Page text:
That is actually a correct behavior. If you connect through an internet-ID server, the Host is "invisible" for the Viewer. The ID server doesn't translate the IP address to the Viewer, and in most cases there is no point to do that - by definition the Internet-ID connection is used when you want to reach a remote computer located behind a router and/or firewall. Therefore, the IP address of the Host in this case will be the IP address of the router.
The file which is falsely detected is rutview.exe, it's the Viewer executable file. It can be found in C:\Program Files\Remote Utilities - Viewer\. You need to zip the file before uploading - the form doesn't allow files more than 10Mb to be attached.
This would stop any rouge users fr om gaining access without the end user noticing?
Informational messages won't stop anyone, of course. No one can protect the user enough, if they don't want to protect themselves and follow even the basic "don'ts" such as "don't click on links in emails received from strangers".
The purpose of the message is rather different. They target users who are aware of the dangers of the "Interwebz" and are capable to protect themselves if warned. So such message will gently notify the user about software that they may or may not have authorized and provide guidance on what to do in the latter case.
The Issue is with actual installation, where there is a large group of users we prefer to not to harass them with popups or prompt wh ere it could inundate a support person with 100's of calls to ask whats going on etc.
In the new 6.6 update the whole process is going to be much less intrusive. And the most important thing is that an admin will be able to connect right away without waiting the user's input. The single informational message is supposed to replace two other messages currently shown - the one that asks for permission to send an email and the message that warns about Internet-ID being generated.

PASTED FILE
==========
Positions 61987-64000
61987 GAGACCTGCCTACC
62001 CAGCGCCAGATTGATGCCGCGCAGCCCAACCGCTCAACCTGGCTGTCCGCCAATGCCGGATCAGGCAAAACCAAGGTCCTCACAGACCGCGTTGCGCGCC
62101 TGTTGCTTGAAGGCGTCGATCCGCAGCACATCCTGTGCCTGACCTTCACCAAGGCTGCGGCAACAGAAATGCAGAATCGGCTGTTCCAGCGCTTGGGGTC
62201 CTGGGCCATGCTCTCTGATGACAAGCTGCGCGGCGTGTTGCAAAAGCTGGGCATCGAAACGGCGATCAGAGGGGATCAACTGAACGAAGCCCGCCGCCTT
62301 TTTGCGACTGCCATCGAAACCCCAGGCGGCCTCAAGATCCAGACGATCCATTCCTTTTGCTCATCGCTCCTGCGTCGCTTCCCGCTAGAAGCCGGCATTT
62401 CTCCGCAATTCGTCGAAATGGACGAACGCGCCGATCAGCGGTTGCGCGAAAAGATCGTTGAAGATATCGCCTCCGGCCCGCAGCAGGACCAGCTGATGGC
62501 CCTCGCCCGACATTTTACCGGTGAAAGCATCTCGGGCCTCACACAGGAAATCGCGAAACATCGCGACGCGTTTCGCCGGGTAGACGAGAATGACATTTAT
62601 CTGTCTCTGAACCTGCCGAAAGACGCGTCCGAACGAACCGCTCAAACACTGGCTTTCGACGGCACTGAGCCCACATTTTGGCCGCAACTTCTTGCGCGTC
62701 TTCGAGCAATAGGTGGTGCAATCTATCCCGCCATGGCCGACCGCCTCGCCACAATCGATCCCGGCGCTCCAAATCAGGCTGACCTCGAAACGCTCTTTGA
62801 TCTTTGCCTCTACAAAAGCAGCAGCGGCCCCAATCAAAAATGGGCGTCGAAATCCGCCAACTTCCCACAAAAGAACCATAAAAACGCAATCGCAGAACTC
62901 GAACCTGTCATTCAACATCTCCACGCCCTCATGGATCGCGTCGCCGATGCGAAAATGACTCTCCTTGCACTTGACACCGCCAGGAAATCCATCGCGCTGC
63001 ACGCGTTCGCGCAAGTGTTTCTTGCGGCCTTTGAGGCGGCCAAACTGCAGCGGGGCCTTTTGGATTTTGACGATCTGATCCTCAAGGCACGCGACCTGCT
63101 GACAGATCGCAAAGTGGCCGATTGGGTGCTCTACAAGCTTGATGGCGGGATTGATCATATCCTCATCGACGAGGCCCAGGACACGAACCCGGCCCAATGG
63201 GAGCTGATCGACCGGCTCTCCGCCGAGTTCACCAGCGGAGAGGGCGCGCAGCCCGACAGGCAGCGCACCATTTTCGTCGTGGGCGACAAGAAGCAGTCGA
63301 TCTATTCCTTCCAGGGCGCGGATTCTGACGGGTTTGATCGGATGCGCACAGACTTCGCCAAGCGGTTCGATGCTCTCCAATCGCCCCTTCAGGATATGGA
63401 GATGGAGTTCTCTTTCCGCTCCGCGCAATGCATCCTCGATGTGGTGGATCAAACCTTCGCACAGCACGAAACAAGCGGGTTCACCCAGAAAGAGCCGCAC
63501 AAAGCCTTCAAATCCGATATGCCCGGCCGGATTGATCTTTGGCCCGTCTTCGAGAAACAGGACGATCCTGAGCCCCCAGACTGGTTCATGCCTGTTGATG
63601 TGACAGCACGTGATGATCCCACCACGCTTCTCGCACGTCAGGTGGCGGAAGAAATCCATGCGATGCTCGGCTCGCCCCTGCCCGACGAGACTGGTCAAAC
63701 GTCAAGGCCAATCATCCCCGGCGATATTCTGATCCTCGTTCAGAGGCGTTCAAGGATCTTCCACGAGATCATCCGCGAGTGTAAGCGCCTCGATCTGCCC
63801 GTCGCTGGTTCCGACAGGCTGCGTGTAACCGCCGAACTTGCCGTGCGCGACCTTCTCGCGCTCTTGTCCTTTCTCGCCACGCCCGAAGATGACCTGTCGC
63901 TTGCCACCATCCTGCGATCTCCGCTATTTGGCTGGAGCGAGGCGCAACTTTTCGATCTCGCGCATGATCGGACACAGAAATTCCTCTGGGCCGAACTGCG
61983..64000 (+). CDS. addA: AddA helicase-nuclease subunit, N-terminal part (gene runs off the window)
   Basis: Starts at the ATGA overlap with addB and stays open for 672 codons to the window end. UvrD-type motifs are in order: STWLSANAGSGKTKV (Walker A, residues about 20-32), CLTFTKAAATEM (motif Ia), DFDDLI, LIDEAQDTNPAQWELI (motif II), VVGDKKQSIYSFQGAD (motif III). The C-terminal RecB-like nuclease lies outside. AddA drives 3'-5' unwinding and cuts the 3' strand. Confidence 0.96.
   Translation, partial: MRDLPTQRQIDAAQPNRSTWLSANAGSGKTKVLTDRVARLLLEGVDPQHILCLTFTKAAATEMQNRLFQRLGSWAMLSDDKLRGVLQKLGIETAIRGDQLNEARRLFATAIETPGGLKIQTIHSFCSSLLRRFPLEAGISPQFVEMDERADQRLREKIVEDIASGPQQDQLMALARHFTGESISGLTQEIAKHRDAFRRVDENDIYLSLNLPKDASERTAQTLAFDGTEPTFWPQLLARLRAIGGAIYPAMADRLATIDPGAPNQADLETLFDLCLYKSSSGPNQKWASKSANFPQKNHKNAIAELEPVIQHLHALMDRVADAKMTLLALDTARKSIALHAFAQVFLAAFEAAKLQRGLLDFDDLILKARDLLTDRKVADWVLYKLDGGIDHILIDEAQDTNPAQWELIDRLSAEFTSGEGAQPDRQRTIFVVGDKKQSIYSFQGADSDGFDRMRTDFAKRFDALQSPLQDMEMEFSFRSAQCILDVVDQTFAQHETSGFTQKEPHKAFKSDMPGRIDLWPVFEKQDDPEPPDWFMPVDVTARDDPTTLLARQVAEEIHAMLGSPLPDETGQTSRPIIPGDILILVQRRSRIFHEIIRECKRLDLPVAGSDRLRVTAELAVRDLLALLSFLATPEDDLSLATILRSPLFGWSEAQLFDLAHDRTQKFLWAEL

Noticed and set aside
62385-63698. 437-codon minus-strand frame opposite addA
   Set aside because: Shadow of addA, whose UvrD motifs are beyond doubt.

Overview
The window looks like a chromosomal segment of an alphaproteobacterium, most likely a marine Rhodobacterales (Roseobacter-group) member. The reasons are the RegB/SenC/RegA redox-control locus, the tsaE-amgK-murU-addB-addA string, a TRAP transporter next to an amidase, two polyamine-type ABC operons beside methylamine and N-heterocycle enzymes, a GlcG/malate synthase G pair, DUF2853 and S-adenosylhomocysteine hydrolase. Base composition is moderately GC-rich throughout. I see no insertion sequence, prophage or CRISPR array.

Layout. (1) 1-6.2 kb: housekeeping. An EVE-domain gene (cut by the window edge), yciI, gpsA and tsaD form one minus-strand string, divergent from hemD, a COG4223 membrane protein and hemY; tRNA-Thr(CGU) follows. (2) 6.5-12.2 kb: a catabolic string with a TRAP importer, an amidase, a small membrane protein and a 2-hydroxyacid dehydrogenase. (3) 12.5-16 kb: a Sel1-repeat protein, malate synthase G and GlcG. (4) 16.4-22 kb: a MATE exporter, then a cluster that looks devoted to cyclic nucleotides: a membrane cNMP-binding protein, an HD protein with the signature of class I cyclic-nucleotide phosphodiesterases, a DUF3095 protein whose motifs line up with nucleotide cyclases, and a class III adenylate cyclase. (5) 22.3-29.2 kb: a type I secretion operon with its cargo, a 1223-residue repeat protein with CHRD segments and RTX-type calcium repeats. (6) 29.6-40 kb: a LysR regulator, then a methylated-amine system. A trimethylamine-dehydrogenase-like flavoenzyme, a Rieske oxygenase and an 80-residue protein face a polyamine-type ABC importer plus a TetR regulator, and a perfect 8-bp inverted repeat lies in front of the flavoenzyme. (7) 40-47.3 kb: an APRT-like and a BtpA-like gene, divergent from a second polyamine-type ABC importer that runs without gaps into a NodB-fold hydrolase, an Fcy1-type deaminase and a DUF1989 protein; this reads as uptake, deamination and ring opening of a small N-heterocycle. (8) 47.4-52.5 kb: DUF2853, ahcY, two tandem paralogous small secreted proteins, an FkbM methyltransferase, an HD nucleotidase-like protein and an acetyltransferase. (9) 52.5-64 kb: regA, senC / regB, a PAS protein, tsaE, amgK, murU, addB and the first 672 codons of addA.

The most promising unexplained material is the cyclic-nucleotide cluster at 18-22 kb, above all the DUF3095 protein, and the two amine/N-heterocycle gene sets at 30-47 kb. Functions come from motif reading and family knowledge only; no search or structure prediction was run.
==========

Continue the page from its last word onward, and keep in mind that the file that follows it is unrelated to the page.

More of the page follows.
It's one thing to make rogue software from legitimate software by patching it or putting it in a wrapper - either way is in itself illegal and violates our EULA. We bear no responsibility for the consequences of such abuse of our program, and that is clearly stated in our EULA.
And it's an entirely different thing to provide perfect rogue software out-of-the-box. We don't do that and never will. Remote users must always know that they are being monitored or are about to be monitored. Why would an admin want to hide that fact from a user? An organization must have rules and procedures that allow IT department to remotely log in to employee's computers for maintenance, support etc. So the employees shouldn't be surprised when they see a warning message.
Regardless of how many customers or contracts we may lose, we won't make completely silent rogue-like software. We respect user's privacy, as well as local and international laws. I wouldn't say this is a short sighted strategy. Money is important, but law and respect for ordinary folk is above the money.
Update on this issue. In the upcoming release 6.6 we decided to implement it differently. The program will be installed without requiring a user to accept anything and you 'll be able to get access right away. There will only be an informational message in the bottom right corner that says the program was installed.
That message is necessary to at least somehow let the user know. Once they click "Got it" in the message it'll disappear and will no longer be shown. Their clicking or not clicking the "Got it" button, however, doesn't affect your ability to connect right away. As I said, it's just a warning/informational message.